For example, before I became a Christian, I sometimes prayed, "God, if you exist and if you're willing to listen to me…" I didn't know if I was good enough to pray or if God would listen to me. Until I entered into the covenant community and understood the Exclusive God, I would have had no right to pray, "Our Father….," "Loving LORD…," "Compassionate God…," or "Yahweh…." How could I? I hadn't yet joined the family of the covenant community. I hadn't yet experienced the embrace of the Exclusive God.
Being part of the covenant community speaks of a mutuality. We've entered into an agreement. The often-quoted promise states the relationship well: "If my people, who are called by my name, will humble themselves and pray and seek my face and turn from their wicked ways, then I will hear them from heaven" (2 Chr 7:14, NIV).
This Scripture describes the two-way relationship of prayer. When we pray, we examine ourselves and confess any wrongdoings. Then—on the basis of God's covenant promises to us—we ask God to work on our behalf Our relationship doesn't guarantee us answers, but it does assure us that we have the right to pray and that God listens.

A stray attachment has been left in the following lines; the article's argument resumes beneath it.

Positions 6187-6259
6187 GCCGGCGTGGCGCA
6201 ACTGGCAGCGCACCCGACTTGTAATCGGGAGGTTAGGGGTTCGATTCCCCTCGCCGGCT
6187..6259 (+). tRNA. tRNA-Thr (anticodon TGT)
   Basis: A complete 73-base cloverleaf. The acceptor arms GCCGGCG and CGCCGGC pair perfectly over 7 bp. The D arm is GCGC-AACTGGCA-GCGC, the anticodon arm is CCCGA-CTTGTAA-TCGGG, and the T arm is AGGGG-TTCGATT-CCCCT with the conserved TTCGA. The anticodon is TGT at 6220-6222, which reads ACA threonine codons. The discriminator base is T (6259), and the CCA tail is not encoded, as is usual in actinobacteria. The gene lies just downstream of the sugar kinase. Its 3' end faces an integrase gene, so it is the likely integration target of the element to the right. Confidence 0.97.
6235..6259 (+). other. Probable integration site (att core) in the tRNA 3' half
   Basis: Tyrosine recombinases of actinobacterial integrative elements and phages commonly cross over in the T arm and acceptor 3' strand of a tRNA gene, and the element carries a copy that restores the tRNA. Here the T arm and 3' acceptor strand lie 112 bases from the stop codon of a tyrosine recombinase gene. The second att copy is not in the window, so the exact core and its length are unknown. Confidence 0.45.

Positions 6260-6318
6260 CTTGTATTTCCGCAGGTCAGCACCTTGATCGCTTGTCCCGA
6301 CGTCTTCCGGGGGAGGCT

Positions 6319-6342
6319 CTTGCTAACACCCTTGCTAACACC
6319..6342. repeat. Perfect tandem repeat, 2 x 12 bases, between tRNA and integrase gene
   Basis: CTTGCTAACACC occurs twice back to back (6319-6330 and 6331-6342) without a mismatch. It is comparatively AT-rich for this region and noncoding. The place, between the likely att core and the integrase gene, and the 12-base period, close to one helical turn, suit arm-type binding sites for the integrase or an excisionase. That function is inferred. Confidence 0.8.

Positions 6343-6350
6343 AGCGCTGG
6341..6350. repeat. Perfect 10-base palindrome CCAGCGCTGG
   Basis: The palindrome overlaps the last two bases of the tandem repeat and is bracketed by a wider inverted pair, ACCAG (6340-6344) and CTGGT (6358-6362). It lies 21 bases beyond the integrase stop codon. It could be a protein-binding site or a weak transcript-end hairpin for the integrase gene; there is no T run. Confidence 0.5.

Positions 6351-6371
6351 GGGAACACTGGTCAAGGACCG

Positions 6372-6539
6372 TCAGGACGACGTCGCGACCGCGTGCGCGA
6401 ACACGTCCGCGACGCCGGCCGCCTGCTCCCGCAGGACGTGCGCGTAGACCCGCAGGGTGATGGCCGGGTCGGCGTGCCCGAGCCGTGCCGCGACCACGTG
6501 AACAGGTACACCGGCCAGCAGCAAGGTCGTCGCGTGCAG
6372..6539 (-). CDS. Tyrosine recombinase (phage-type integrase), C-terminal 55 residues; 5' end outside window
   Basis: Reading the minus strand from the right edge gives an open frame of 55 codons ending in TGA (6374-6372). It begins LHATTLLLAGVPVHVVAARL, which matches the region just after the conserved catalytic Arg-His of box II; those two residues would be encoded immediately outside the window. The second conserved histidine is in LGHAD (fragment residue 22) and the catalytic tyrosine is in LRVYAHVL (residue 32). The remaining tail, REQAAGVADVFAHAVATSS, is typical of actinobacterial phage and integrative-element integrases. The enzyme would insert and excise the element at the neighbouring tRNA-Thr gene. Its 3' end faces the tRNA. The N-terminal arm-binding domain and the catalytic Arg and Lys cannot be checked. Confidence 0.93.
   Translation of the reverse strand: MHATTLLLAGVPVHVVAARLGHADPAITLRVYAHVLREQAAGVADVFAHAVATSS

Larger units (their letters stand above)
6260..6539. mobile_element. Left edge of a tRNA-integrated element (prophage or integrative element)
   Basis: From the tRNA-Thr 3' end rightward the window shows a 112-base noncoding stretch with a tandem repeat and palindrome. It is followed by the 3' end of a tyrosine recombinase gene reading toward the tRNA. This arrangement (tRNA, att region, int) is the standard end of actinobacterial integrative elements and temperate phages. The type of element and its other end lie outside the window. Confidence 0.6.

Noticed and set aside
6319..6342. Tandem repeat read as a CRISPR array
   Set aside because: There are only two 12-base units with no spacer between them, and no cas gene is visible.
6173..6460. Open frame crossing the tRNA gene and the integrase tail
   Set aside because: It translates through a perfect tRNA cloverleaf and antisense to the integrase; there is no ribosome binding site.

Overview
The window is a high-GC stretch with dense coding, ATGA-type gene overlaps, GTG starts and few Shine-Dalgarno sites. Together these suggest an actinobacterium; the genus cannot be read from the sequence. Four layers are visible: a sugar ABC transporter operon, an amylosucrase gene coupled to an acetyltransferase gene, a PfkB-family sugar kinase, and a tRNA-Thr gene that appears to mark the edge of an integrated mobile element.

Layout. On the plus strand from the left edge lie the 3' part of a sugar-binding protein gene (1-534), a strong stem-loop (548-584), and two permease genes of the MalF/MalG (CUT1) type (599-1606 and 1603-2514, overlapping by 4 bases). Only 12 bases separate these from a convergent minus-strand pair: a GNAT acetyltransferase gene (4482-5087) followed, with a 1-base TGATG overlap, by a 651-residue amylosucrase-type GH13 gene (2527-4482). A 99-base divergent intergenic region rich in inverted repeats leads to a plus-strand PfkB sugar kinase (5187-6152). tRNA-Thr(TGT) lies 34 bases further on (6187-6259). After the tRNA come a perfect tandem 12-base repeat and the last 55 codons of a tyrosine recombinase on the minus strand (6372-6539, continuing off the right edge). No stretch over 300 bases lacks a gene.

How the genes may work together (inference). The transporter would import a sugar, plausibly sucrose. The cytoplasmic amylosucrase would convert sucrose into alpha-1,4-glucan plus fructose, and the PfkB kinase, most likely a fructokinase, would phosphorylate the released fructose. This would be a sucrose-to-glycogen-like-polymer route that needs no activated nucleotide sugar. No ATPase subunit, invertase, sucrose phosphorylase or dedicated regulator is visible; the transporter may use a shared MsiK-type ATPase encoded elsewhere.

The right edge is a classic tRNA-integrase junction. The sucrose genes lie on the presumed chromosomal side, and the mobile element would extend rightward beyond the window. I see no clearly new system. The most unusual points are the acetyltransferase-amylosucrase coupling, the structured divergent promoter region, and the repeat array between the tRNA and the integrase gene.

Praying to Yahweh reminds us of an intimate divine-human relationship. Yahweh is the one who knows all our troubles, who comforts us in our pain, and whispers to us in times of despair. Yahweh disciplines us and says, "Those whom I love I chastise" (see Rev 3:19).
We belong to God. No matter how terrible our situations seem, this assures us we're in a special relationship with Yahweh, who is, who was, and who ever shall be.
Be true to your name, LORD, by forgiving each one of my terrible sins… You will show the right path to all who worship you. Our LORD, you are the friend of your worshipers, and you make an agreement [covenant] with all of us. PSALMS 25:11-12, 14, CEV
thanks for making me part of your covenant people,
for allowing me to be part of your exclusive community—
Cecil Murphey has written more than one hundred books on a variety of topics with an emphasis on Spiritual Growth, Christian Living, Caregiving, and Heaven. He enjoys preaching in churches and speaking and teaching at conferences around the world. To book Cec for your next event, please contact Twila Belk at 563-332-1622.